What is in this article?:
- Oversupply from record 2012 peanut crop points to fewer acres this year
- Peanuts compared to competing crops
- Carryout is key number to watch
- “There’s no doubt in anyone’s mind that we need a decrease in peanut production for 2013,” says Marshall Lamb, research leader of the USDA/Agricultural Research Service National Peanut Research Laboratory at Dawson, Ga., who spoke at the annual meeting of the Mississippi Peanut Growers Association. “The question is: What do we need to produce in 2013 in order to get back to a reasonable carryout that is healthy for the industry?"
Carryout is key number to watch
In the supply/demand picture, he says, carryout is the key number watched by the industry. “This number represents the amount of peanuts available in the pipeline at the end of the marketing year July 31 to carry processors until new crop deliveries start in October.
“A carryout of about 500,000 tons is when the system gets a little nervous. Shelling capacity in the U.S. is about 165,000 farmer stock tons per month, which means that over the three-month August-October period, we need about 500,000 tons to keep the mills in operation. If carryout gets to or below 500,000, that’s when the price signal starts coming down the chain to the growers in the form of attractive contracts.”
But, says Lamb, that encourages growers to increase production, only adding to the roller coaster effect.
“In 2006, we brought forward roughly 630,000 tons and produced 1.8 million tons, with a demand of 2 million tons. This gave us a forward carryout for 2007 of roughly 500,000 pounds. Contracts were offered early in 2008, and producers responded by planting more peanuts, plus it was a good production year, roughly 2.5 million farmer stock tons. Adding peanuts brought forward from 2007, plus some imports, gave us a 3.2 million ton supply to work with in 2008. Subtract demand, and we had roughly 1 million tons of carryout going into 2009.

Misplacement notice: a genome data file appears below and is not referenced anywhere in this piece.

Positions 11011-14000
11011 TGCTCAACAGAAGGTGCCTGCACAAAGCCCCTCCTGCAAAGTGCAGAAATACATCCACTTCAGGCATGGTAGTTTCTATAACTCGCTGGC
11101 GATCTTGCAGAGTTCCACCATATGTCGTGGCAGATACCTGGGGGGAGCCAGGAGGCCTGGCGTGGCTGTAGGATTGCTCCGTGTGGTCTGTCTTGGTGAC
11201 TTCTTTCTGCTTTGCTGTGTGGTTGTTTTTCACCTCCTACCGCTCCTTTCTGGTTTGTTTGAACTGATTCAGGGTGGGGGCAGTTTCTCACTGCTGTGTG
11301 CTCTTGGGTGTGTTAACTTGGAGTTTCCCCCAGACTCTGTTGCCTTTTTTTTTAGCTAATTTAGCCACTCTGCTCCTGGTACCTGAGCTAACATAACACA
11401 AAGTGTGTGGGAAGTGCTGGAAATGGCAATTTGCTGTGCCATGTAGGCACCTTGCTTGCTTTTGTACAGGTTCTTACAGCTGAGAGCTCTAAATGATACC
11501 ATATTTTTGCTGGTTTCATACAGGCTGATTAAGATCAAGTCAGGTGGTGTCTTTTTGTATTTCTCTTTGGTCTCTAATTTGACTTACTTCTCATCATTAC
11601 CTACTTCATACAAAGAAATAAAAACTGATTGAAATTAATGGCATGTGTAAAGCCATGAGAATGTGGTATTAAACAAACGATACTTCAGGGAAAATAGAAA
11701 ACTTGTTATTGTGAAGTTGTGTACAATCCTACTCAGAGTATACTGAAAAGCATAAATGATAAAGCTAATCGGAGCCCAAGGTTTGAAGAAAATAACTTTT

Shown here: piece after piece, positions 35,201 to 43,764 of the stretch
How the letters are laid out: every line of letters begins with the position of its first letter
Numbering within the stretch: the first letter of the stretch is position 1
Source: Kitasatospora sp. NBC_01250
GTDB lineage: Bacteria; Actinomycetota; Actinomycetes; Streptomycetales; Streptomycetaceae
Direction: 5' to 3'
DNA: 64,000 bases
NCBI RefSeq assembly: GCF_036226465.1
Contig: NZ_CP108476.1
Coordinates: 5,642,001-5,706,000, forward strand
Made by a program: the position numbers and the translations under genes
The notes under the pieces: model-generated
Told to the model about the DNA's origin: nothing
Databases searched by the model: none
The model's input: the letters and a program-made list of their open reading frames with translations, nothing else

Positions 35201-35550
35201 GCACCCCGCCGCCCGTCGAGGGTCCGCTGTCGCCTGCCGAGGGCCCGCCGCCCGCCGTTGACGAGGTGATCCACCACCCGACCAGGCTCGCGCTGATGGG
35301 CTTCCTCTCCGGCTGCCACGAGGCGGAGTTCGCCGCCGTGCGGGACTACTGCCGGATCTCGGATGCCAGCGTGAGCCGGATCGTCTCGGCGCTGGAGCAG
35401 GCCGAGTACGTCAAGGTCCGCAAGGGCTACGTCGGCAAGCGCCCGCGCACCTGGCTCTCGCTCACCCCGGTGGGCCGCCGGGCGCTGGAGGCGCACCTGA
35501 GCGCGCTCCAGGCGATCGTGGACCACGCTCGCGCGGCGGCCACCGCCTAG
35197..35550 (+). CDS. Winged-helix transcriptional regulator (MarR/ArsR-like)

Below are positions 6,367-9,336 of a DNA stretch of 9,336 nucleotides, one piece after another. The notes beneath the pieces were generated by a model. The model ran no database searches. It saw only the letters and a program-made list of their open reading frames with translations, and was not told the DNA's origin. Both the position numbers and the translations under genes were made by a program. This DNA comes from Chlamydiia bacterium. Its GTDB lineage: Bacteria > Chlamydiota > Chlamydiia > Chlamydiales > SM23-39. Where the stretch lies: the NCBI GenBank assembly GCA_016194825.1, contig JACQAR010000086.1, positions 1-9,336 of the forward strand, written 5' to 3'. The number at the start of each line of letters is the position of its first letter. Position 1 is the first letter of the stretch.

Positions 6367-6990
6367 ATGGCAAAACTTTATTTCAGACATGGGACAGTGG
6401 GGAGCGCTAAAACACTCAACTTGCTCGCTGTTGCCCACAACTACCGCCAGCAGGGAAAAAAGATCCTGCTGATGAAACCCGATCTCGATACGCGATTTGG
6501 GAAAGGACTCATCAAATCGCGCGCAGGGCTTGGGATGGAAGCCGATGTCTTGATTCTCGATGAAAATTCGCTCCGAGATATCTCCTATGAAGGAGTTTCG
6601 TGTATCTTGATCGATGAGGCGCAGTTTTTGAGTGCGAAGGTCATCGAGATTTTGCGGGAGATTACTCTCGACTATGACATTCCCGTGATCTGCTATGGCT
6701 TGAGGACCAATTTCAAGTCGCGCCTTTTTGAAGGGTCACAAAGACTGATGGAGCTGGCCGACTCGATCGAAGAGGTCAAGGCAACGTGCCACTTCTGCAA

“In just one year, we went from 500,000 ton carryout and a nervous market to over 1 million tons of carryout a year later — an excessive amount. It took a while to work that off.
“From 2008 up to 2009, we produced a significantly smaller amount of peanuts, but with carry forward and imports we still were dealing with roughly a 3 million ton crop. Subtracting demand, we still had about 900,000 tons to carry forward.
“In 2010, drought in the Wiregrass area of Alabama and in southwest Georgia, helped alleviate some of the oversupply. But production of 2 million farmer stock tons, carry forward of 900,000 tons, plus imports, put us back to dealing with 3 million tons of peanuts. For three years, we had 3 million farmer stock tons of peanuts to cope with.”
In 2010, Lamb says, there were large losses due to aflatoxin, which cost millions of dollars, primarily to shellers, and extensive product loss.
“The quality problems in 2010 got us back down to a more reasonable carryout of 665,000 tons. Then came 2011 with weather problems again in the Southeast and a significant drought in Texas. We only produced 1.8 million farmer stock tons and imported 70,000 tons, which gave us only a 2.5 million ton supply to work with. There were additional losses due to quality problems, which resulted in a carryout in 2011 of only 380,000 tons — the reason uncontracted peanuts at the end of 2011 were bringing as much as $1,000 a ton.
“That carried forward into 2012, with early contract offers in the $1,000 range, and farmers responded by planting a lot more peanuts. We brought forward only 380,000 tons, but we produced a 3.4 million ton crop. Add 10,000 tons of imports, mostly products, and we get roughly 3.76 million farmer stock tons.
“We thought the supply was high when it was 3 million tons for three consecutive years, and then all of a sudden we were dealing with 3.7 million farmer stock tons. What a difference a year made.”
The oversupply, Lamb says, “is putting a lot of risk on the entire system — growers, shellers, purchasers, sellers of shelled stock peanuts, and manufacturers, although to a much lesser degree.”